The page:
After suffering near-lethal fevers, the patient rallied. His tumour seemed to break down before Coley’s eyes. Although infection-causing injections killed two of Coley’s next 12 patients, the doctor was convinced: If the immune system can be unleashed, it will kill tumours.

Coley was 100 years ahead of science’s understanding of the immune system. He was dismissed as a charlatan, and once he started bottling and peddling his cancer-fighting toxins, he was also called a snake oil salesman. Generations of oncologists and cancer biologists either heard nothing about Coley’s observations or lumped them together with cancer quackery.

Breakthrough: Immunotherapy and the Race to Cure Cancer by Charles Graeber. – TWELVE

Immunology became a vaguely disreputable backwater in cancer research. Stalwarts like Steven Rosenberg kept it alive, but they seemed to epitomise the cycle of soaring hopes and dashed dreams: interferon, interleukin-2 and other immune-boosting drugs came – were fleetingly heralded – and mostly went.

It took an immunologist, not a cancer biologist, to crack the code. James Allison realised it wasn’t that the immune system needed boosting. Instead, molecules on tumour cells that thwarted the immune system needed to be disabled. Allison figured out how to disable those molecular brakes, or checkpoints, and allow the immune system to rip: His discovery led to the first approved ‘checkpoint inhibitor’ cancer drug, in 2011, and won him a share of the 2018 Nobel Prize in medicine.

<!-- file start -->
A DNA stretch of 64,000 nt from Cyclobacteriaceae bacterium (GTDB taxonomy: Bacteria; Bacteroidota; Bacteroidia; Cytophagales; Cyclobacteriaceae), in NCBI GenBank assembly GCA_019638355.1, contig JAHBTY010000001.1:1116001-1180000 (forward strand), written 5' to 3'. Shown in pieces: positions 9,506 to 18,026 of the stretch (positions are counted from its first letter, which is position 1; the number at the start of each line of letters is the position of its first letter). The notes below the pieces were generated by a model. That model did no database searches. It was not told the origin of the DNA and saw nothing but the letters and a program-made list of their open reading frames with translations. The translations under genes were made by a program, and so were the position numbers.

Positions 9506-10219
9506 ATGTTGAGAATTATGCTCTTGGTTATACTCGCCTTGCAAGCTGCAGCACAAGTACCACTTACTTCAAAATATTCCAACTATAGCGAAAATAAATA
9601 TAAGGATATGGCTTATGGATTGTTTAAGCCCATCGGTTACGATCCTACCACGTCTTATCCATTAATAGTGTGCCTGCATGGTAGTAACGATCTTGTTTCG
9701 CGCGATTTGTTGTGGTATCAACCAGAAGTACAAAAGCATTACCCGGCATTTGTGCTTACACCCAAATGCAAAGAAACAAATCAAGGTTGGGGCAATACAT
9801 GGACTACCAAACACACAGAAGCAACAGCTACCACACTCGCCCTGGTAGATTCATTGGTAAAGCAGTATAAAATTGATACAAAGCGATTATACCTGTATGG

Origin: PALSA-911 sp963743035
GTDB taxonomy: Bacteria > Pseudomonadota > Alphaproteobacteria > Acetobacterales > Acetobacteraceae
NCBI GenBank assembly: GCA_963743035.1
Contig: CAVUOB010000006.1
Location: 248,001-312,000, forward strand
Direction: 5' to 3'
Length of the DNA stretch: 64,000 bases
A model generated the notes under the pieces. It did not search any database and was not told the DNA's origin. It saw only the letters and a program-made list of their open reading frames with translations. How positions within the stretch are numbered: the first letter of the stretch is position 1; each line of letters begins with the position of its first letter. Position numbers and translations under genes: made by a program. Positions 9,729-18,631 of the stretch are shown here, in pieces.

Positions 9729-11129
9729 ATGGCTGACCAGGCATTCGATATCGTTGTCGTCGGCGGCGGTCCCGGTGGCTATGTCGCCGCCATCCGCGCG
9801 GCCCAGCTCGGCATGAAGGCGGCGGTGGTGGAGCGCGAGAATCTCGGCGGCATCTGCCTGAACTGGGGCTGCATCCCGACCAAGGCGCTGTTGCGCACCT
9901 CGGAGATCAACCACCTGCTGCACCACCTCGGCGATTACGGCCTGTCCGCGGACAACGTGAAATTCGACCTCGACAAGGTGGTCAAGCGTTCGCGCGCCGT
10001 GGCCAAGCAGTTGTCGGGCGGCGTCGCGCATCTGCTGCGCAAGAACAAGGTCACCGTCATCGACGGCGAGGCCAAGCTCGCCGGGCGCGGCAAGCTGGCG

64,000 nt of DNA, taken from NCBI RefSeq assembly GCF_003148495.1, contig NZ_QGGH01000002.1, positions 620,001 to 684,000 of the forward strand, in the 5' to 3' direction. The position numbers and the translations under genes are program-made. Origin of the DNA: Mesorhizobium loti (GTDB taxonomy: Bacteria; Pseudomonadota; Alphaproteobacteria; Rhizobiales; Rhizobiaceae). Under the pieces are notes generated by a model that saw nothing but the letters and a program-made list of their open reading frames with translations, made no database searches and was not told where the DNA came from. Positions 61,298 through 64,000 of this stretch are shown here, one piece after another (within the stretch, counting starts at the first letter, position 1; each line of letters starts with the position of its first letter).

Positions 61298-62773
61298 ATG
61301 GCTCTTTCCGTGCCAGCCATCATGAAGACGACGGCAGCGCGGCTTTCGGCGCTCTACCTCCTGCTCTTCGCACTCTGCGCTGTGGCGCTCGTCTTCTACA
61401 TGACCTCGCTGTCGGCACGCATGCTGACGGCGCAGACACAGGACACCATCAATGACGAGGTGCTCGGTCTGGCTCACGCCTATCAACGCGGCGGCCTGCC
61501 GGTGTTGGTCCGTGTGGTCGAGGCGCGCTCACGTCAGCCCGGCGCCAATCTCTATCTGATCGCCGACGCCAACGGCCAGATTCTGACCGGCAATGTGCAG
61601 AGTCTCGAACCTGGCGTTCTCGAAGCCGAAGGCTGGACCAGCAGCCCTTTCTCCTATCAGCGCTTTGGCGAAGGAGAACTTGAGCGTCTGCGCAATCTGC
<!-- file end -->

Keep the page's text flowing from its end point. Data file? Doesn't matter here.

If you read about cancer discoveries in the media and have a good memory, you are likely to react to the title of Graeber’s book with a lot of eye rolling and maybe some understandable anger.

Despite decades of cancer “breakthroughs” – potent chemotherapies and molecularly targetted drugs – roughly 600,000 people in the United States (US) die of cancer every year.

But Graeber makes a persuasive case that cancer immunotherapy has earned the b-word. With checkpoint inhibitors like Allison’s, which target the molecular brake called CTLA-4, followed by inhibitors of brakes called PD-1 and PD-L1 and then genetically engineered T cells called CAR-Ts, once-hopeless cancer patients are actually achieving something physicians have been loath to utter: a cure.

Breakthrough is full of gripping stories of white-knuckle experiments, of mice that lived, of pioneers who had to wrangle fellow scientists into investigating the interaction of the immune system and cancer. These determined few valiantly fought a cancer hierarchy that viewed the whole thing as a dead end.

Gatekeepers at prestigious science journals rejected research papers in the stubborn belief that the immune system can’t attack cancer – data be damned. Eventually, the data could not be denied. Graeber deserves credit for telling stories of both the successes and the failures of immunotherapy. Graeber meets the goal of every writer: to leave the reader wanting more rather than less. There are very few places in this brisk account where you slog through more biochemistry than you ever wanted to see in several lifetimes.

This chapter of the cancer immunology story still needs writing, as do other tales of the research and the scrambling – and catch-up-playing – of multiple drug companies.

For now, Graeber has given us a riveting account of science that truly deserves an accolade that has been all too frequently awarded, but almost never actually achieved, in cancer research: Unleashing the immune system on tumours is indeed a breakthrough.The Washington Post

The Best Books We Read in 2018

‘Tis the season for best-of lists, and this year we had plenty of delightful books to choose from. Here are 17 of our favorites from 2018.

The Great Believers by Rebecca Makkai

This National Book Award finalist beautifully weaves together the early days of the AIDS epidemic in Chicago and 2015 Paris in two unforgettable twin storylines.

One Day in December by Josie Silver

Follow a pair of star-crossed lovers over the course of a decade in Reese Witherspoon‘s new book club fave, a smart, funny spin on the classic boy-meets-girl-in-a-bus-stop tale.

Calypso by David Sedaris